Maths entries jump at A level as pupils embrace academic subjects
Government’s emphasis on core academic subjects vindicated with 20% rise in maths entries since 2010.
Schools Minister Nick Gibb congratulated young people receiving their A level results today as new figures showed the number of students studying maths rose significantly - with entries up more than 20% in just 5 years.
It was one of a number of academic subjects to see increases following the government’s drive to ensure more pupils studied them at both GCSE and A level through the introduction of the English Baccalaureate (EBacc) performance measure.
Overall the number of entries in the facilitating subjects that are more often required by top universities than others are up by more than 15,000 since last year and 13.3% since 2010 - meaning more students are now studying the core academic subjects that will open doors to their future.
At the same time, entries into non-facilitating subjects are down by almost 12% compared to 5 years ago with big falls in subjects like general studies, which are often not recognised by universities, with almost 30,000 fewer entries since 2010.
Schools Minister Nick Gibb said:
This year’s A level students are among the best qualified in a generation and I want to congratulate them on today’s results which reflect the dedication of teachers and young people across the country.
These results provide the clearest proof that the introduction of the EBacc and our drive to persuade more pupils to study core academic subjects has been a success.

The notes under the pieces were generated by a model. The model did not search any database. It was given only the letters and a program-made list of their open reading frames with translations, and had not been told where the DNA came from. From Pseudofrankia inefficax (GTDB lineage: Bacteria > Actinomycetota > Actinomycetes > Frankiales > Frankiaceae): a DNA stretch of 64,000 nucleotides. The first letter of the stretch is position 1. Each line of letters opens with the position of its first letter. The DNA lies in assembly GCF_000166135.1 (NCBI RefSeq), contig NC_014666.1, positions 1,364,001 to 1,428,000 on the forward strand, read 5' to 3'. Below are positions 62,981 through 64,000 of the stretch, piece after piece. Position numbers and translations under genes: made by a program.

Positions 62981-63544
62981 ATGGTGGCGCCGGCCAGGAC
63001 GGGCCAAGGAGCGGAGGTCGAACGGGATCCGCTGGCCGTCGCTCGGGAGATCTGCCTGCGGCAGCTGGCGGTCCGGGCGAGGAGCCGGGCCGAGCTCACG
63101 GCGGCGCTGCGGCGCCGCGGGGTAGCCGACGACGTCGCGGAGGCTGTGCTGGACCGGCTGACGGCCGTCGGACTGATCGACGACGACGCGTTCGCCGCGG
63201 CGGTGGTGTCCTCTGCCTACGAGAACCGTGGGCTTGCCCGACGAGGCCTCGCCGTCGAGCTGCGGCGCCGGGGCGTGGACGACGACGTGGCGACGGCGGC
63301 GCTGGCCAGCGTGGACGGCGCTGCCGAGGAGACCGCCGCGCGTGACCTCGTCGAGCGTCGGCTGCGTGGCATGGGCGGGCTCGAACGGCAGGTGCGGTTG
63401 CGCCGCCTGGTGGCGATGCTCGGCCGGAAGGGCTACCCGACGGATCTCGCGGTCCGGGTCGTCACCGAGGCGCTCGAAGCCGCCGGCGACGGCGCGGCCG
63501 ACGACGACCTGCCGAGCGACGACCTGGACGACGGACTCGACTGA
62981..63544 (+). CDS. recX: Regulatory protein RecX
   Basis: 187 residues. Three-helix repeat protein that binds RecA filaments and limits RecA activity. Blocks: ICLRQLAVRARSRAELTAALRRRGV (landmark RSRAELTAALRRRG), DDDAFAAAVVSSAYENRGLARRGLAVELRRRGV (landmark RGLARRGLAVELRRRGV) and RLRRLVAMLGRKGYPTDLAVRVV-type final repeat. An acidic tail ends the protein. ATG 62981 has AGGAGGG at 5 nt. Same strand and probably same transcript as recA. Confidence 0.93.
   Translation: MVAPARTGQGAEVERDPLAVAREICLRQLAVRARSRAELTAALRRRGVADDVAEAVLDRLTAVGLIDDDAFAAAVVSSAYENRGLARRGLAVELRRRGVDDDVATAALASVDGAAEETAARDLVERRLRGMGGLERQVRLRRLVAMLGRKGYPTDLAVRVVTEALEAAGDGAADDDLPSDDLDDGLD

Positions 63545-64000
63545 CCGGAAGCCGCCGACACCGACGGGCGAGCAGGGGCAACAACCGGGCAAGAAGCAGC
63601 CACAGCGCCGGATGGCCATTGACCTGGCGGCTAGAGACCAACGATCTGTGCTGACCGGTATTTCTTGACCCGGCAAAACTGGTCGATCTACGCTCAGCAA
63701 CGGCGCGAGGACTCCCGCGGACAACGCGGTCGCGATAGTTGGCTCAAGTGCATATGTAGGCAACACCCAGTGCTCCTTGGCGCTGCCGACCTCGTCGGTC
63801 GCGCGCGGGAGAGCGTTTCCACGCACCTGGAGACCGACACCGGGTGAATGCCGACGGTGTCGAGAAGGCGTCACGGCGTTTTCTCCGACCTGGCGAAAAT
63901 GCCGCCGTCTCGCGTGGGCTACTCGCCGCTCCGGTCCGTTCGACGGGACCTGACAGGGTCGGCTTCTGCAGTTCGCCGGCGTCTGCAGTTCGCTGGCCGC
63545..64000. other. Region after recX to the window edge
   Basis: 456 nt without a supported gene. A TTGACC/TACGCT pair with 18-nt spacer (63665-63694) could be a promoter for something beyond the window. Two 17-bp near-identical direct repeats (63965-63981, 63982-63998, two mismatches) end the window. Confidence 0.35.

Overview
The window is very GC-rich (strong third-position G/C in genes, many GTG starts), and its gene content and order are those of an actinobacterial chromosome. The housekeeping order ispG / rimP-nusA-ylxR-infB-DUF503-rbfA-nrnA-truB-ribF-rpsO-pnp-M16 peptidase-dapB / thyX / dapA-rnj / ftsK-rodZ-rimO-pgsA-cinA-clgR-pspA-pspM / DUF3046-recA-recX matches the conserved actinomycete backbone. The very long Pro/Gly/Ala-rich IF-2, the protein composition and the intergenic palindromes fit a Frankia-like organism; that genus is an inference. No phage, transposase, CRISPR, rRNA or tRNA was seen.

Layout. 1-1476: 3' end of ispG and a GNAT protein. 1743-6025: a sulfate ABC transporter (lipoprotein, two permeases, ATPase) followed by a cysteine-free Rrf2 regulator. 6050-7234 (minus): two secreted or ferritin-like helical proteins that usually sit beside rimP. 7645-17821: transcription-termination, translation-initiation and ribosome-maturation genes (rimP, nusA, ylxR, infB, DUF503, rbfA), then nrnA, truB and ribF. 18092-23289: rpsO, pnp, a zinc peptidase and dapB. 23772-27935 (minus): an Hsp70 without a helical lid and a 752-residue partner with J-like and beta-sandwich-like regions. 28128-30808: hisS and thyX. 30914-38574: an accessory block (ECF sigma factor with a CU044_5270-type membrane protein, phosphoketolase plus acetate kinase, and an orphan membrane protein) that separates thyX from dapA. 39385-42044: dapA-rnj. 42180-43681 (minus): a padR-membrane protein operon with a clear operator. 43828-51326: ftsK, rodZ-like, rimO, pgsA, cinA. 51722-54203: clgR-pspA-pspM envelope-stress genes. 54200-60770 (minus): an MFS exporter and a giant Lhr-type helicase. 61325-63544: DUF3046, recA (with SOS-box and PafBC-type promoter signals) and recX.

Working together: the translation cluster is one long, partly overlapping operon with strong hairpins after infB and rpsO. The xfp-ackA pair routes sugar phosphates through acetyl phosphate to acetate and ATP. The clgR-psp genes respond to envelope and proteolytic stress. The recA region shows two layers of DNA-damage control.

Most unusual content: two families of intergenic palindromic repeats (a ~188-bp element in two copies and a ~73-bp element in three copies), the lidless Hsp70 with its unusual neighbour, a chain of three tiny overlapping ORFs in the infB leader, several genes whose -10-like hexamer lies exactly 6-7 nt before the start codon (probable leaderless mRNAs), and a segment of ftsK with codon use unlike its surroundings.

As a result, thousands more pupils from all backgrounds are studying subjects that will secure them a place at a top university or an apprenticeship and that will help to secure well paid employment.
The growing rise in students taking facilitating subjects follows the introduction of the EBacc performance measure, which encourages the study of these subjects at GCSE.
Compared to 2014, today’s results show entries have risen in:
- further maths - up by 6.9%
- computing - up by 29.1%
- geography - up by 12.7%
- modern foreign languages - up by 3.8%
- English literature - up by 7.1%
- history - up by 7.1%
- maths - up by 4.4%
The number of A level entries in science and maths subjects has increased by more than 38,000 since 2010, up by 17.3%.
Since 2010, the government’s plan for education has included a focus on encouraging more young people, especially women, to study science, technology, engineering and mathematics (STEM) subjects. This has resulted in 16,000 more STEM A level entries for women.
The number of entries in facilitating subjects by women has also increased by around 27,000 since 2010.
There were more than 850,000 A level entries in 2015, and Joint Council for Qualifications (JCQ) figures show the proportion of pass rates has risen by 0.1 percentage points this year to 98.1%.
Notes to editors
The EBacc measure was introduced to key stage 4 performance tables in 2010. It measures the number of students achieving A* to C in English, mathematics, sciences (including computer science), languages and humanities (geography or history) at GCSE. In June 2015, ministers announced their intention to implement the manifesto commitment that pupils starting secondary school this September will be expected to study the EBacc subjects at GCSE.
Maths figures include statistics.
STEM subjects include maths, further maths, statistics, biology, chemistry and physics.
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